Agatha Christie’s A Murder is Announced, directed by Michael Lunney, is exactly what you would expect of a cozy mystery: quirky characters, an amateur sleuth, a comfortable and intimate setting…and a murder to disrupt the status quo.
It is while Letty, Bunny, Julia and Patrick are sitting in the large drawing room of Little Paddocks, a house in the small village of Chipping Cleghorn, that we first discover that a murder has been announced. Using an advertisement in the local paper, the inhabitants of the house discover that a murder has been planned for 6.30pm that very evening. Understandably, the characters have very different reactions to this, ranging from fear to dismissal to humour – it’s surely just a game isn’t it? As the clock chimes the half hour, we suddenly find ourselves in darkness, with a new character on stage shouting at everyone to put their hands up, and shining a torch on them in turn. Then 3 shots ring out…a murder is accomplished. But whodunit?
The murder scene itself is very well done as the tension mounts, and the stage stays in darkness for what seems like a very long time. I find myself straining to distinguish voices as the identity of the murdered character is kept from me for a deliciously frustrating length of time. From then on, the thinking cap is firmly on!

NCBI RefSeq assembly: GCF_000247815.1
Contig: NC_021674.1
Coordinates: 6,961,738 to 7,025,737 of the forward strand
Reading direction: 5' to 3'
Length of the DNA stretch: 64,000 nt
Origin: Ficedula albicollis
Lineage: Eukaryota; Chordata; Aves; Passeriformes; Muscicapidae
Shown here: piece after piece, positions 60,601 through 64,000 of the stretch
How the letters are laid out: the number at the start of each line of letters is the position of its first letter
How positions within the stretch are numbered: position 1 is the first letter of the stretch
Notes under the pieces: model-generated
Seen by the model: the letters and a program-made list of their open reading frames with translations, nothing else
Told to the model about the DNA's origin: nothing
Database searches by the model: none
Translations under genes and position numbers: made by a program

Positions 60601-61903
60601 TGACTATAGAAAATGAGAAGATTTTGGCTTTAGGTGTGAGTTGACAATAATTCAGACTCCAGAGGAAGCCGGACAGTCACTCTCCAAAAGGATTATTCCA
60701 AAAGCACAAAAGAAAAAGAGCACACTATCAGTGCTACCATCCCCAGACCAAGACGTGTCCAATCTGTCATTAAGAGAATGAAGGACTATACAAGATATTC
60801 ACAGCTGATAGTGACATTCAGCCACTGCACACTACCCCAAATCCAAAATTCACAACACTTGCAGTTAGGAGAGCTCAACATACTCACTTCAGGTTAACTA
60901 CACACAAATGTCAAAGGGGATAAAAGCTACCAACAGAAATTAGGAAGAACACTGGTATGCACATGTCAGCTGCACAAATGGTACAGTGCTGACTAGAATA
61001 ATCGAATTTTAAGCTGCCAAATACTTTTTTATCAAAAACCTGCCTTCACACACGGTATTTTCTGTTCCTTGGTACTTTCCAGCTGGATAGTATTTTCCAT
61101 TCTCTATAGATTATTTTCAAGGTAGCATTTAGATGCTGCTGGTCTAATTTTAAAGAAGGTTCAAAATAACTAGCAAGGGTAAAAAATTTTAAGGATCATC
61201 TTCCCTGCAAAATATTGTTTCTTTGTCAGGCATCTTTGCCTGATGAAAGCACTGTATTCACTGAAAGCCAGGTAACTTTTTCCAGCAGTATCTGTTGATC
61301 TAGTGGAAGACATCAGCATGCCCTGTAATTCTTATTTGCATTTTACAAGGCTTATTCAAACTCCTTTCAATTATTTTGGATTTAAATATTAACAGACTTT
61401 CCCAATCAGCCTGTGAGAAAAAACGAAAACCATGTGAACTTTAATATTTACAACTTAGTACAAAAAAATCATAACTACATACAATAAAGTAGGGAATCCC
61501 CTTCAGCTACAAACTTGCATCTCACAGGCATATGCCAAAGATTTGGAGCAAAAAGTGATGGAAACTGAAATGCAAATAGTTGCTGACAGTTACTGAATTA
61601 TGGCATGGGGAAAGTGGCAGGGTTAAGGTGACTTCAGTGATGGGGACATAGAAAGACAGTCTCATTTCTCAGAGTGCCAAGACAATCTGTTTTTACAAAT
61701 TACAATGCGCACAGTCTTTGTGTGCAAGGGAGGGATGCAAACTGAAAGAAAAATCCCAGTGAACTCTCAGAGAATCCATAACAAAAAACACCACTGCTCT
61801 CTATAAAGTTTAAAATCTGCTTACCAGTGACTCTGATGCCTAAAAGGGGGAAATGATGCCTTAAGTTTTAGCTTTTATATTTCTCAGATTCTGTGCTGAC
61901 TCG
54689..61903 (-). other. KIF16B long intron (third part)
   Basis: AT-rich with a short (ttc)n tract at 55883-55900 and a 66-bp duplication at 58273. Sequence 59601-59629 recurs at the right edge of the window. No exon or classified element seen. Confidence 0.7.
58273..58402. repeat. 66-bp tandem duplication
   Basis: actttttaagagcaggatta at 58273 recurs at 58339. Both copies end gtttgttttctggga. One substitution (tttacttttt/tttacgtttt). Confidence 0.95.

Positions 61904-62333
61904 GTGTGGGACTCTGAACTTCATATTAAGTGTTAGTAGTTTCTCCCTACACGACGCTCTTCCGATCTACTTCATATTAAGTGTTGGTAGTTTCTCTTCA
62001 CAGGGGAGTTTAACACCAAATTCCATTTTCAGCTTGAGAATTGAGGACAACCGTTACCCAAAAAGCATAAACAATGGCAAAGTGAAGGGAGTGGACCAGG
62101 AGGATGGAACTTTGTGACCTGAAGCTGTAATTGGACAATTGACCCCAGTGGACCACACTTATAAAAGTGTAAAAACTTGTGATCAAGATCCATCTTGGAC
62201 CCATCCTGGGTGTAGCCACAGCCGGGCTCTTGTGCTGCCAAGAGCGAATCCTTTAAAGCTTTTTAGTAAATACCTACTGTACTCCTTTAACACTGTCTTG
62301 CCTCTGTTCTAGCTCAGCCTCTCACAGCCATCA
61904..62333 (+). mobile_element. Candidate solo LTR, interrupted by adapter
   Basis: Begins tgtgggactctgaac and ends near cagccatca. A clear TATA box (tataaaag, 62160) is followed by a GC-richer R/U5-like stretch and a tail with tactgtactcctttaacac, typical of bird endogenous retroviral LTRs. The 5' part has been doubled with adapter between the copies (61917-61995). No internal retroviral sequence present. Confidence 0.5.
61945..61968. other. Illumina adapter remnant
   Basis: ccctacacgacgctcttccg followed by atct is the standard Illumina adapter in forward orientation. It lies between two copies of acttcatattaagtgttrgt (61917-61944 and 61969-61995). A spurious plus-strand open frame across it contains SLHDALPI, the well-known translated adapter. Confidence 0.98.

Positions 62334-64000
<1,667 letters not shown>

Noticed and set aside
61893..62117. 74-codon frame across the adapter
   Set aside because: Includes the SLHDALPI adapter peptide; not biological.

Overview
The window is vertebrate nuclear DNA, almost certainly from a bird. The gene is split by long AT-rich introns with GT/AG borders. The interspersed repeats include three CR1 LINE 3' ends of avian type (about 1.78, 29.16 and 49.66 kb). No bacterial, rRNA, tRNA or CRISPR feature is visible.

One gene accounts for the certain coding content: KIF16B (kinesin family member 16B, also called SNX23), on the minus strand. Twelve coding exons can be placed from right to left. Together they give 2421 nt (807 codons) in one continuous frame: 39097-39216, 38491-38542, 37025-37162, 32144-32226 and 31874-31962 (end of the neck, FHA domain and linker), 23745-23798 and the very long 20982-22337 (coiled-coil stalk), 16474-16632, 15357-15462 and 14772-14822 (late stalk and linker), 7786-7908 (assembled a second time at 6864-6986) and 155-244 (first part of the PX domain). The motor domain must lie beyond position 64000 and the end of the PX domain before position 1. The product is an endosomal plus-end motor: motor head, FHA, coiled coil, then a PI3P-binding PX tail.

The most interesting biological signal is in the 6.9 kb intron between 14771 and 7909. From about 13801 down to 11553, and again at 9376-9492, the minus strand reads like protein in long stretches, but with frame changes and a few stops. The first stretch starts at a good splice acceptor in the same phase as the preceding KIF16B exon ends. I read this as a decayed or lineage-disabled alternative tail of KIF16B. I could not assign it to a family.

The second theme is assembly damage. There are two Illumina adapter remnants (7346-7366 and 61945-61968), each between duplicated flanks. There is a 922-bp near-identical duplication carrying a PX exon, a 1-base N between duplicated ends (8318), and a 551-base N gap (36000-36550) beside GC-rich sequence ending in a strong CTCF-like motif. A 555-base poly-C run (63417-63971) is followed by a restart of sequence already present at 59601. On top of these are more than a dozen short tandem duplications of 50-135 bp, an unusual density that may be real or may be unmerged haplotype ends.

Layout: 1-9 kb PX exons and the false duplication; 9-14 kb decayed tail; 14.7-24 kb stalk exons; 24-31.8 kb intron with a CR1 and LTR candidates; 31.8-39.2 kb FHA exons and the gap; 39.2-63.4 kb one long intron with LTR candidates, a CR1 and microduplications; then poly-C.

It’s a dense plot and I find myself open-mouthed in concentration a few times during this headscratcher as I try to distinguish red herring from fact. Given that Leslie Darbon has crammed a 320 page novel into a 2 hours and 20 minute (including interval) stage play, there is no way that the play can be an exact replica of the novel and not being familiar with the plotline myself, I find it difficult to follow the connections between characters and who everyone is. During Act 2, when one of the characters says with despair “I don’t know who anyone is anymore”, this brings an agreeing harrumph from the audience. It seems we are all in the same boat with these offstage characters who bring so much import to Act 2, but are completely faceless names.
Keeping up with the character connections is difficult enough without the multiple mobile phone rings that erupt throughout the performance – very frustrating since we are reminded by the ushers on entering the auditorium to switch them off. Perhaps a voice over at the beginning, whilst not quite inkeeping with the 1950s time period would prevent the big reveal being disrupted by Mozart!
Despite the futuristic interruptions, the 1950s cast all put in a splendid turn with their respective characters. Sarah Thomas as Miss Marple plays her role expertly. One could be forgiven for thinking that this dotty old lady is a nosy interferer, sitting with her knitting during interrogations, but her shrewd mind is always at work. She is something of a hindrance to Inspector Craddock (Tom Butcher), who’s clipped tones are reminiscent of some of the British comedy greats. He has the humour and exasperation of a bobby who’s seen it all and wants results…who is this hatted lady who keeps taking over his investigation? One of my favourite moments in the play is the handshake at the end between these two as they congratulate each other for a job well done. They are unlikely duo to be sure.